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CHAPTER 5
TECHNOLOGY MANAGEMENT, OPERATIONAL SYSTEMS STRATEGY, AND BUSINESS COMPETITIVENESS INTERFACES

CHAPTER SUMMARY

This chapter focuses on a firm’s strategic management processes, which cut across 3 areas. ➢ Technology management
➢ Operational systems strategy
➢ Business competitiveness interface

Four stages of development in strategic management process performance (Adler et al. 1992).

Stage 1. Isolated – The technical function has few links to the rest of business and makes a minimal contribution. Stage 2. Reactive – The classic “firefighting” function responds to the problems but lacks of its own long-term strategy. Stage 3. Proactive – The technical function has a long-term strategy and a lot of new ideas, which are not quite aligned with the rest of business. Stage 4. Integrated – The technical function not only supports current business priorities but also create new opportunities. This function is also part of strategic business planning.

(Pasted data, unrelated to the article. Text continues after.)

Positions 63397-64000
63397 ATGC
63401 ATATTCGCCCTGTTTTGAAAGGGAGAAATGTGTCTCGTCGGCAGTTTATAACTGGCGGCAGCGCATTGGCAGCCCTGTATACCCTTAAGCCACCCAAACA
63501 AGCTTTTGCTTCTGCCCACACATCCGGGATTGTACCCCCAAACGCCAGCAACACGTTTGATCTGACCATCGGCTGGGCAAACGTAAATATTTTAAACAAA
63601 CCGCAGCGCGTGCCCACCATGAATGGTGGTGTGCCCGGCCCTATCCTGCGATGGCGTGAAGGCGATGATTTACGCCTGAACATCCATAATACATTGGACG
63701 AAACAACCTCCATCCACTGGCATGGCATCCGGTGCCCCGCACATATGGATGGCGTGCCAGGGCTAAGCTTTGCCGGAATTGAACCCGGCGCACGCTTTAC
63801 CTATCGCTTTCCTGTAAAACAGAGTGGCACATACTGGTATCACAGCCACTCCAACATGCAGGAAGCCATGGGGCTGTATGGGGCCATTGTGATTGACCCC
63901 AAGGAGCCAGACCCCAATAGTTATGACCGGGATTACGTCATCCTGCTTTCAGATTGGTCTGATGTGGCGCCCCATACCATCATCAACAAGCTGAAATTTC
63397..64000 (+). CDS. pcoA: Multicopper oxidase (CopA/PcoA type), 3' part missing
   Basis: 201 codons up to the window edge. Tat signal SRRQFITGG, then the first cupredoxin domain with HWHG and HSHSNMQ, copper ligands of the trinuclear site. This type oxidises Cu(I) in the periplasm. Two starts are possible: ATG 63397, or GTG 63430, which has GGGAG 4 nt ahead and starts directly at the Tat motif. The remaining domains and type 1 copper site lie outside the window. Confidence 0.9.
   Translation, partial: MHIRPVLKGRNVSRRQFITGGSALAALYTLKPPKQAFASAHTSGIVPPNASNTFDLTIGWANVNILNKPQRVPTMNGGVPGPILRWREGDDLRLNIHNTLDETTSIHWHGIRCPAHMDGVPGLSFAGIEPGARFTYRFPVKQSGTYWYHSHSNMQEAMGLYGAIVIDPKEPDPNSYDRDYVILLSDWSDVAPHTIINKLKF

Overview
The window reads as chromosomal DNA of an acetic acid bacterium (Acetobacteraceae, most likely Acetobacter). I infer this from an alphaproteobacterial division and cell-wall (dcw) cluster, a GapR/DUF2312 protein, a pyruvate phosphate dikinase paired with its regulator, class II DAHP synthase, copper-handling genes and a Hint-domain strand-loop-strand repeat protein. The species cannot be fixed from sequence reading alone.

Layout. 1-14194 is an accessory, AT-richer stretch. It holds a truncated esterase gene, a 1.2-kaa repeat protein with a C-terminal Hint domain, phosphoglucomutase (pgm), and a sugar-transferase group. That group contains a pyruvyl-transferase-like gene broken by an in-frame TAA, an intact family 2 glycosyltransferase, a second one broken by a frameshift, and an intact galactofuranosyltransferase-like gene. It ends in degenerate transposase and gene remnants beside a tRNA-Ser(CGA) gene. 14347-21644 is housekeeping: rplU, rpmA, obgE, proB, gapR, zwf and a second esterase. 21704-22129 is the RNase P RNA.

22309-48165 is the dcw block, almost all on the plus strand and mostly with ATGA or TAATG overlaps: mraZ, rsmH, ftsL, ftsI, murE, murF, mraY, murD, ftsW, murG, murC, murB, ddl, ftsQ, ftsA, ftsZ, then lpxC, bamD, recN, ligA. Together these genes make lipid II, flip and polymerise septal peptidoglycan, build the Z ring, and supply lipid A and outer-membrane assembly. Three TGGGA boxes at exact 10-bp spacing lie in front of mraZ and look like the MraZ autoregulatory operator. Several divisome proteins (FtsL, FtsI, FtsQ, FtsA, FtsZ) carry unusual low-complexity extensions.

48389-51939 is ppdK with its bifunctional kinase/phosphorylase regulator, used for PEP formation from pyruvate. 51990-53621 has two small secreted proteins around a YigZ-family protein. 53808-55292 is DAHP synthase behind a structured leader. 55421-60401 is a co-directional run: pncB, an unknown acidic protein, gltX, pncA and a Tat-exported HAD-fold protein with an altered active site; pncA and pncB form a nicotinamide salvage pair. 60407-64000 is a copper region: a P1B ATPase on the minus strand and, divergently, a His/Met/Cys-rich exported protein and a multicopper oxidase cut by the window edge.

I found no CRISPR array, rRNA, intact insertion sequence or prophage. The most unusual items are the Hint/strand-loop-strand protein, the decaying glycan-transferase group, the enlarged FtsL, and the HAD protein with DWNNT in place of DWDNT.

The following elements define functional characteristics at each stage of technical function development. ➢ Mission
➢ Objective
➢ Strategic plan
➢ Processes (e.g., recruitment, development, rewards, etc.) ➢ Resources (e.g., intellectual property, funding, facilities, etc.) ➢ Linkages (e.g., structure and linkages to other organizations) ➢ Opportunities/threats

➢ Strengths/weaknesses

The above 4-stage development and 8 characteristics serve as a framework for analyzing the performance of a technical function and identifying areas for improvement.

Pros and Cons of the Framework

Pros:
✓ Provides useful insights into policy area (e.g., personnel recruitment and development) ✓ Identifies generic characteristics associated with superior performance ✓ Identifies areas for improvement

Cons:
✓ Doesn’t identify attributes specific to firm contexts (e.g., reward systems, project selection, project management, quality assurance,...
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